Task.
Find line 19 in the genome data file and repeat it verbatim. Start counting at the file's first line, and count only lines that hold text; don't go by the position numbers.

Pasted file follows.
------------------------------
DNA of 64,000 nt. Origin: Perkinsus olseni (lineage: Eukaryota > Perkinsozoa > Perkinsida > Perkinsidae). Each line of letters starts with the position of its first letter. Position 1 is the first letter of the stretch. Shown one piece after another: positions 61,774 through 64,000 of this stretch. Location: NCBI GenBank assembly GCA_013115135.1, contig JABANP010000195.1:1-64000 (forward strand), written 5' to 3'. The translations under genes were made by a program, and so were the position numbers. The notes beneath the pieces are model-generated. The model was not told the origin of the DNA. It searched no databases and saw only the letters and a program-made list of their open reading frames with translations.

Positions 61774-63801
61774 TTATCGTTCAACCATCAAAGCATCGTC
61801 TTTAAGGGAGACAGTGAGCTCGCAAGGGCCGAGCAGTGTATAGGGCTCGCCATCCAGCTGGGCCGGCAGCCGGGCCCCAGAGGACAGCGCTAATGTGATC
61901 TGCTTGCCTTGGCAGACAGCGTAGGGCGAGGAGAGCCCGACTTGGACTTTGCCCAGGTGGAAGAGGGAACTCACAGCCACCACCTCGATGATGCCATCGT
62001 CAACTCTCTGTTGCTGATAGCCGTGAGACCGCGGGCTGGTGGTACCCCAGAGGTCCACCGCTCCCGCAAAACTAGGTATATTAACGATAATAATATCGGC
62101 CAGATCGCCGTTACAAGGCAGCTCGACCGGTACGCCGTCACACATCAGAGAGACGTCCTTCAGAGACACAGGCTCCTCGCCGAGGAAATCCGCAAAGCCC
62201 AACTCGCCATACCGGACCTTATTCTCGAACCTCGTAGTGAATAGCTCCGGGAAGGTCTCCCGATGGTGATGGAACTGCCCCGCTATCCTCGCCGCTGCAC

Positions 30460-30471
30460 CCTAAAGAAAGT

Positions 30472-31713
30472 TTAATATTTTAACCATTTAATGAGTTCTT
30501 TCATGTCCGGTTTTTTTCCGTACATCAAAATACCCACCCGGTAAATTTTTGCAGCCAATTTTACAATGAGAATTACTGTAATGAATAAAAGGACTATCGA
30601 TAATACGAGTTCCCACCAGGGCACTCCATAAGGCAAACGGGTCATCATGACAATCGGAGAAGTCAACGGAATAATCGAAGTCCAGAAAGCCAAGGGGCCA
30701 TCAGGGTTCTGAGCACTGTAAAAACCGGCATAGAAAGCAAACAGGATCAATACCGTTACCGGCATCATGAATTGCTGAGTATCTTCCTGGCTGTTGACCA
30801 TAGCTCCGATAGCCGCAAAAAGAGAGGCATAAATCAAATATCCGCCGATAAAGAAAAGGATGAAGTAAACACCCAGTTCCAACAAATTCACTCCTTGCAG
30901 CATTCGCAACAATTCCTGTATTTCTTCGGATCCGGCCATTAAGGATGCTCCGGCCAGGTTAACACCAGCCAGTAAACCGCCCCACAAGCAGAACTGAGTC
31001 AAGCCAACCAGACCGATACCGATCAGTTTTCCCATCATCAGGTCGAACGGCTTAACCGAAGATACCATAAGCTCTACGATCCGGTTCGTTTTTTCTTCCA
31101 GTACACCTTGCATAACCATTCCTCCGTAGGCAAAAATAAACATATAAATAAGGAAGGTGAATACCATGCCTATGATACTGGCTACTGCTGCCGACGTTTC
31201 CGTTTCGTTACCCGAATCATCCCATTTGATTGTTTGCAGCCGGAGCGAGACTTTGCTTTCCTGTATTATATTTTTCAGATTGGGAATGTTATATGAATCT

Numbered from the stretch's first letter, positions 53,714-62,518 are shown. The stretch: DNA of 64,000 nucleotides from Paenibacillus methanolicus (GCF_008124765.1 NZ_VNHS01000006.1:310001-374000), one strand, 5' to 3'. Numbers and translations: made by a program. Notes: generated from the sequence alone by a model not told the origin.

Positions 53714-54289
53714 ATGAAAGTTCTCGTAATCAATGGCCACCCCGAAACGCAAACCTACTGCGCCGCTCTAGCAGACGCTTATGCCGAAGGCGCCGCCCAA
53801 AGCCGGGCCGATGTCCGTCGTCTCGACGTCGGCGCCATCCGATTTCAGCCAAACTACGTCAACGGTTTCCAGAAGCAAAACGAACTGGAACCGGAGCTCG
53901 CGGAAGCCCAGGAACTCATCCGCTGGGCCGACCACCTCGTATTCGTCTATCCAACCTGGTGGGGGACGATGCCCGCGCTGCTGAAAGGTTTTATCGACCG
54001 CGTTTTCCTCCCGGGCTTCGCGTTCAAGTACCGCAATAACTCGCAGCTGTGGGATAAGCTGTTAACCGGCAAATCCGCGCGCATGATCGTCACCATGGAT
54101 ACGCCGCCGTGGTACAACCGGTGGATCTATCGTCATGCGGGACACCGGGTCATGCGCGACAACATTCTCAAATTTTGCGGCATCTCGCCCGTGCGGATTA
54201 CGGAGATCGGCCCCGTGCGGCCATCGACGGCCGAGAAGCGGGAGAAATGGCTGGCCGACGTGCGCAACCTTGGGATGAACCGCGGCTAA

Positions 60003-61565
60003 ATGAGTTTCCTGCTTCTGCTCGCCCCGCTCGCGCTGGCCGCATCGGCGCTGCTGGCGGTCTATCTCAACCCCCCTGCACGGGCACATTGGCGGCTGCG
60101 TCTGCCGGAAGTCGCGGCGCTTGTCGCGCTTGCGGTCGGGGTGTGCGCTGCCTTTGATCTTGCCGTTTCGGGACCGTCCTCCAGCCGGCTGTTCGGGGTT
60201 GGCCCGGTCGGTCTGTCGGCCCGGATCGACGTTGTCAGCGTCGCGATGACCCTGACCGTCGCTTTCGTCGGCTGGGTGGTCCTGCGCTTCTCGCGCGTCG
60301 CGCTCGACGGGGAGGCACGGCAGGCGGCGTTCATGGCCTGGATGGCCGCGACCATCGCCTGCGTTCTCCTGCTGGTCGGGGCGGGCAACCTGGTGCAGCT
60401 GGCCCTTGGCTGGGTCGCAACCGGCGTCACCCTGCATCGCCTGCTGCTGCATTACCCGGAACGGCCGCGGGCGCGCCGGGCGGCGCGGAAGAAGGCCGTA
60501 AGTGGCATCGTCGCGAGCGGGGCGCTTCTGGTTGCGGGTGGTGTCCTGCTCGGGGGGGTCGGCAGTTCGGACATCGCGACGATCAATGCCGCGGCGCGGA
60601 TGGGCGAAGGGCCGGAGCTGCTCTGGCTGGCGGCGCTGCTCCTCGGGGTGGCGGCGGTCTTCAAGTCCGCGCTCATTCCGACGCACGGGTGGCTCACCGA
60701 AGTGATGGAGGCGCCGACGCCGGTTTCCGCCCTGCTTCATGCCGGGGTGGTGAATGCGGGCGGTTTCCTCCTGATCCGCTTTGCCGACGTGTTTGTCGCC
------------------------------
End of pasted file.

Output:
31101 GTACACCTTGCATAACCATTCCTCCGTAGGCAAAAATAAACATATAAATAAGGAAGGTGAATACCATGCCTATGATACTGGCTACTGCTGCCGACGTTTC